Because you can never get enough Twitter visualizations, Jason Stirman takes a look at the tweets among Twitter’s first 140 employees. It’s called 140 Characters [pdf]. Ha. Get it?
Much like Chris Harrison’s Bible viz, 140 Characters represents connections, or in this case mutual follows, with arcs. Employees are sorted by account creation date, and larger arcs represent an older employee linked with a newer one. The bar graph shows the number of tweets, relative to everyone else. For example, the engineers @al3x and @evan are quite active, along with newer employee @tiger. Good stuff.
140 Characters is meant only as something pretty to look at, but to take a step in the more analytical direction, I’d try sizing the bars by relative number of mentions between the employees. For one, you’d see who’s most “popular” and second, you might start to see the conversations within the group. I’d expect @ev and @biz to have a lot of @mentions, especially during presentations. Placing employees by creation time, instead of just order, could be interesting too.
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Sorting the employees by account creation date makes the arc visualization effectively useless, because their is no relation between date and the connection between the employees. Creating some kind of clustering based on the connection graph and use this for sorting the employees would allow you to see much more structure, and not just a bunch of colored arcs.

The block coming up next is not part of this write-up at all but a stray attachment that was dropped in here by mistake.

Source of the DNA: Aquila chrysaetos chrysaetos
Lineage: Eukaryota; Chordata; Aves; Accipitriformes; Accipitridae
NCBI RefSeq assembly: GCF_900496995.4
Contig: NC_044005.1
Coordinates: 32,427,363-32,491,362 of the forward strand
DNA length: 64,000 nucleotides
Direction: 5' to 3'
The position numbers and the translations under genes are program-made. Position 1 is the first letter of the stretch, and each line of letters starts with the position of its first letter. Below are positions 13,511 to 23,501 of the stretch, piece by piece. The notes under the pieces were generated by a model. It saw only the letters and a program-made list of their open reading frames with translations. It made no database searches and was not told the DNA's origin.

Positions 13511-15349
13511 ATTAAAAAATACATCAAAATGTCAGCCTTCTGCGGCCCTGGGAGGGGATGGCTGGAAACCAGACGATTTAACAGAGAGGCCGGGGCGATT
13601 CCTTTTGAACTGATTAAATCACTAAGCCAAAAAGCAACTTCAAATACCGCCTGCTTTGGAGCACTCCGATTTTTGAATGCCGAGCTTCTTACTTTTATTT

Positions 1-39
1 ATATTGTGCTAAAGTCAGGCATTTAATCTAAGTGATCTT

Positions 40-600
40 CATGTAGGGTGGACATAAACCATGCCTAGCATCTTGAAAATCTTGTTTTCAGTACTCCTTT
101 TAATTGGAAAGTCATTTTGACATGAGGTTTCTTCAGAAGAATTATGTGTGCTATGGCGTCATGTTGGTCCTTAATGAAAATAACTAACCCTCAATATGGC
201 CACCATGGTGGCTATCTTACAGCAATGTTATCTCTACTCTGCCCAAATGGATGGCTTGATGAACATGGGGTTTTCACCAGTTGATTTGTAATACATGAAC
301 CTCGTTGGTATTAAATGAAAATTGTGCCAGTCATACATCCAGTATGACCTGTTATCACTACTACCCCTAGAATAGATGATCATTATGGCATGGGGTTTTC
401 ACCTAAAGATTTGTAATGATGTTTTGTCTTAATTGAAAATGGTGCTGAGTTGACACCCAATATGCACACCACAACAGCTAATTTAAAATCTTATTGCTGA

not totally true. larger arcs would show older employees and newer employees linked to each other. jason tells me that the expectation was that older employees would be linked and newer ones would be linked, but what he found the group seemed to be much more tightly knit.
It looks like a Vegas fountain!
I love it that they did this with Processing. Between this and the open sourcing of the streamgraph code, Processing is really on a tear. FTW!
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